LESLIE: Alright. Todd in Florida, you’ve got The Money Pit. How can we help you today?
TODD: Hey. Thanks for taking my call. I have a living room in our house that we’d like to use as a home office; we spend a lot of time there.
TOM: (overlapping voices) OK.
TODD: And we’re going to put new carpet in; it needs new carpet. We’ll probably expect to be in the house for about a year before we sell it. One of the things that I don’t want to do is have this brand-new carpet in our living room and then put office furniture on it. And heavy office furniture leaves those little shapes; you know, the corners and the circles and stuff that it will?
TODD: So my question is, is there a kind of carpet you can recommend or a pad or something that will help me minimize those spots or maybe something I do to the furniture itself that will minimize those spots?
TOM: Well, I would think a Berber carpet or something that’s a very low pile because they have carpet for offices; it’s a commercial-grade carpet. It’s always very low pile. And the second thing is, probably the area of the home office that gets the most use is, of course, the chair running under the desk. And for there, you really need to have a pad down on the floor; one of those chair/glider pads that sticks to the …
TODD: Oh, those – the clear, plastic things?
TOM: Clear, plastic ones, right. And just keep the chair on that and that will, you know, help you quite a bit from stretching out the carpet, which is another thing that happens, as well as wearing it out in that space.
LESLIE: Yeah. And when you’re choosing your carpet, you don’t – anything that has the word “pile” in it, you don’t want because a pile is when they take the loop and they cut it so it’s like an open, almost – traditionally, you would think of it as a shag but you can get the pile in super-short or long, depending on the look you want. So you want something that’s looped; you want a closed loop.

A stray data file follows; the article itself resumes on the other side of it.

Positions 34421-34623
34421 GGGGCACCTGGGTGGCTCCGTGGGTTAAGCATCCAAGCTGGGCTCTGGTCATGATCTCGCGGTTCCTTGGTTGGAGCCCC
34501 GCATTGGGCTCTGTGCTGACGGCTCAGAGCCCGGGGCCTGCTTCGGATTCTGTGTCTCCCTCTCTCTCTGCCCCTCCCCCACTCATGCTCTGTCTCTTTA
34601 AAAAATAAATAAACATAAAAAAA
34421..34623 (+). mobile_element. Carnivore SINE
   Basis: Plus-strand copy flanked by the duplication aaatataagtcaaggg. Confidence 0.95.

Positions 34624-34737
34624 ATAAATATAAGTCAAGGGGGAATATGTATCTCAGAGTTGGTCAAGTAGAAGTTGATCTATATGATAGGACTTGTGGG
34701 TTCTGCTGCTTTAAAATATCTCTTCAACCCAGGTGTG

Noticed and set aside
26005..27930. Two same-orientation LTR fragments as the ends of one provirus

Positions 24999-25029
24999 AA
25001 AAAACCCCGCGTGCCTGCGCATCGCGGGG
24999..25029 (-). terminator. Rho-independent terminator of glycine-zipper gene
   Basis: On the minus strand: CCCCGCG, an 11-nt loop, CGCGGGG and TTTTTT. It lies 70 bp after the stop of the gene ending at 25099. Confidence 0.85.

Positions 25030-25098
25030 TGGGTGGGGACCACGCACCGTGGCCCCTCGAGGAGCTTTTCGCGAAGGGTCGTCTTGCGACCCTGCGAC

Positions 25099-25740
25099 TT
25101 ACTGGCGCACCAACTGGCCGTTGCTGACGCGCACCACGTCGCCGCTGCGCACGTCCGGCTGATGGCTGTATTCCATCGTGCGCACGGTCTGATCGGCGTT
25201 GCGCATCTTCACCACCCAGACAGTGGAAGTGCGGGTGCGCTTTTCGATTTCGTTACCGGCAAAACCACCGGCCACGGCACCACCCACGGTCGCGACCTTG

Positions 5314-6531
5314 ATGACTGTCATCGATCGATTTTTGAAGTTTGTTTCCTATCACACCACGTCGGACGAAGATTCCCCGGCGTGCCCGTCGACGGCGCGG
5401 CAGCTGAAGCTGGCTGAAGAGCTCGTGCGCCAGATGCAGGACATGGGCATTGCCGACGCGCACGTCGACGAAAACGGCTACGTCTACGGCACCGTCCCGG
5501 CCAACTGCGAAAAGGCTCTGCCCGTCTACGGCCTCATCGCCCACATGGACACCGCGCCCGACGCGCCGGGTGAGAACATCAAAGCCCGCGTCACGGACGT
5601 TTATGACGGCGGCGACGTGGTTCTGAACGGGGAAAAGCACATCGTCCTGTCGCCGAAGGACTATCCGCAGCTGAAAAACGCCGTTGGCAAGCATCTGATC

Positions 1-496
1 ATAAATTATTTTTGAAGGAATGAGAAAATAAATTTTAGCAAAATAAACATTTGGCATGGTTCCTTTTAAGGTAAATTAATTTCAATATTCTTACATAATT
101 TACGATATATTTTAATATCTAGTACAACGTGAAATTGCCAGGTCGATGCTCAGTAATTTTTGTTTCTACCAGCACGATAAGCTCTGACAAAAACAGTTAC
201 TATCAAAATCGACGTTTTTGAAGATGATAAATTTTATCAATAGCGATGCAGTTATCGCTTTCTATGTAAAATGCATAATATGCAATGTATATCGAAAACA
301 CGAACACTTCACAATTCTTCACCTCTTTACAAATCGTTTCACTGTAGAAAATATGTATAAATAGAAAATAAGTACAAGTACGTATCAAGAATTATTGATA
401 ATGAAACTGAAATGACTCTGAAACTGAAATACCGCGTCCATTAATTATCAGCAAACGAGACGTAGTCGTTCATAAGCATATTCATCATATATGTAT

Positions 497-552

TODD: If we have those spots in the carpet already, is there anything we can do to take them up? Do you brush them? Do you vacuum – yeah, obviously, vacuuming.
TOM: Have you already put the carpet down and started the process?
TODD: No, no, no.
TODD: This is the just the old carpet we have now; I was curious if I could replace what we have now, which is a real short – unfortunately, it’s a pile carpet but if there’s a way to kind of compromise.
TOM: (overlapping voices) Yeah.
LESLIE: (overlapping voices) Pile. You need an extended period of time on your hands but (Leslie and Todd chuckle) we have a coffee table that just indents our rug crazily and I like to move it quite often. So, the trick is you need a very high-powered vacuum and a fork and a couple of hours on your hand. (Todd chuckles)
I generally take a dinner fork and we’ll just sort of get in there and lift up all of the pile and sort of poke, poke, poke, poke, poke and then vacuum and then poke, poke, poke. It works; it just takes a while.
TODD: So what you’re recommending is hardwood. (Leslie chuckles)
TOM: (overlapping voices) Yes. Or laminate.
LESLIE: (overlapping voices) Laminate.
TOM: Or laminate.
TODD: Or laminate.
TODD: Alright. Well, thank you very much.
TOM: You’re very welcome, Todd. Thanks so much for calling us at 1-888-MONEY-PIT.